Part 3 in my Billy Graham blog series:

While Graham is most famous for his preaching ministry, he also served as the head of a complex ministry for years.  In fact, much of Graham’s ministerial career has actually focused his energies on organizational elements within his ministry organization.

“Dr. Graham gratefully testifies that it would be impossible for him to lead such vast crusades of evangelism if it were not for the skillfully coordinated help of devoted colleagues.  There are those who appear with him on the platform and are constantly in the public eye.  There are others whose work is largely behind the scenes.”

Graham’s crusades required hundreds to thousands of workers.  His team had the logistical task of coordinating numerous volunteers to serve as secretaries, ushers, counselors, singers, telephone workers, and much more.  The first stage of a crusade’s organization was his staff’s enlistment and training of counselors and workers to be able to orchestrate the massive events.  Graham’s staff enlisted a large team of volunteers who were spiritually concerned concerning their town.

Graham had to utilize extreme organizational abilities personally to assemble a qualified staff who could assemble competent volunteers.  After the highly successful first crusade in Los Angeles, Graham’s crusades became a huge financial endeavor that required a highly organized staff.  Concerning Graham’s team, he stated, “In order to do whatever needed to be done, they have subordinated their personal privileges, reordered their priorities, accepted disappointments and endless changes in schedule, stretched their patience, absorbed criticism, and exhausted their energy.”

One of the major areas that Graham encountered which needed a major organizational overhaul was the element of follow-up. 

In Graham’s earlier crusades, he would present five pieces of advice to new converts: read the Bible, pray, witness, tell another person you are now a Christian, and live for Jesus in your home and at work.  He would also stress the need for a new convert to join a church.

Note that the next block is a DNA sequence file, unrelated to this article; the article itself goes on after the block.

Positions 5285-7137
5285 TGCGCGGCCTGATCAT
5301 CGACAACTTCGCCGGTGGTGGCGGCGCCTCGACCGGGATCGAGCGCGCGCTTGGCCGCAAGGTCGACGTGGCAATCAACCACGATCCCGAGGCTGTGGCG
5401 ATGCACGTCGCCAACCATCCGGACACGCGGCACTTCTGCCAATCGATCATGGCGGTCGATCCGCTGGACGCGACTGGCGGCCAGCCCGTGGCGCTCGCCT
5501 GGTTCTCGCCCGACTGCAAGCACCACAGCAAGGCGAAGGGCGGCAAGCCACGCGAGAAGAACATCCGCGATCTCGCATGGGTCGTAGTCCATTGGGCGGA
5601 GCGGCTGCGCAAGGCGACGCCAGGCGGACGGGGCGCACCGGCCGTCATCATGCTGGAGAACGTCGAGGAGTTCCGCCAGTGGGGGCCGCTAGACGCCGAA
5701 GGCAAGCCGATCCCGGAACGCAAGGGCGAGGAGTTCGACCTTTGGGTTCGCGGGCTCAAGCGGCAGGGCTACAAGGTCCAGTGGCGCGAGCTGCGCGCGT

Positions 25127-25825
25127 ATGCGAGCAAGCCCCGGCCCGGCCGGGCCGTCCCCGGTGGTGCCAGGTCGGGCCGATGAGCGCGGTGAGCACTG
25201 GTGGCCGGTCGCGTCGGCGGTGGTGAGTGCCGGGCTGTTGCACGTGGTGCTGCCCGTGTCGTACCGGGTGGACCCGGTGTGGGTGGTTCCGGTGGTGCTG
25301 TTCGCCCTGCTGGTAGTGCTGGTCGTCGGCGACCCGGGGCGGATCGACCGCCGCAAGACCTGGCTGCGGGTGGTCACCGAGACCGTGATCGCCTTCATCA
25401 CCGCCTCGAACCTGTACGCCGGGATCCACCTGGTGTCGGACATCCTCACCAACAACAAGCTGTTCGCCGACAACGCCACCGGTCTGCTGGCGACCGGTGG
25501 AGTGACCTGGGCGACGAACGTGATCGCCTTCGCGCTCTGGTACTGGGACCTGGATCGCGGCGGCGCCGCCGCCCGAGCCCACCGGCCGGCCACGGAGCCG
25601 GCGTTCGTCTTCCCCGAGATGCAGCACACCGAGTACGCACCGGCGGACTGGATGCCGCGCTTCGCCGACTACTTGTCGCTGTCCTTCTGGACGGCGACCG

Early in his ministry, Graham dealt with the lack of follow-up that characterized most evangelists’ ministry at that time.  In most of those evangelistic meetings, many people would respond to an altar call, but relatively few evangelists ever conducted any follow through with the converts.  Graham and his staff attempted to address the problem that converts were missing from church’s congregations within six months after a crusade had ended.  Since Graham was so concerned with the lack of follow-up with converts, he began to pray and think what he could do to help remedy the situation.  Due to this problem, Graham began to restructure their follow-up procedures and counseling during the crusades in an attempt to connect converts with local churches.

The sheer mass of converts at the crusades made the Graham staff begin to search for a more effective way to direct new converts.  Graham enlisted Dawson Trotman, founder of the Navigators, to assist in developing the next steps for new converts.  Trotman spent an entire nine months solely developing the Graham crusades’ counseling ministry and follow-up system.  As a result of his work, Graham’s staff began to train counselors on everything from where to stand to how to pray.  They also began to use decision cards with contact information on the new convert, and they would send out correspondence to local churches in the surrounding area concerning information on the new convert.  Graham’s team made it their practice to send a letter to the church of the convert’s choice the day after the decision to inform a pastor of what had occurred.  By connecting the convert with a local church, Graham’s team hoped for a greater discipleship probability than solely trusting in the person’s desire for spiritual development following one decision.

Travis Agnew is a Christian, husband, father, pastor, author, blogger, and religion instructor.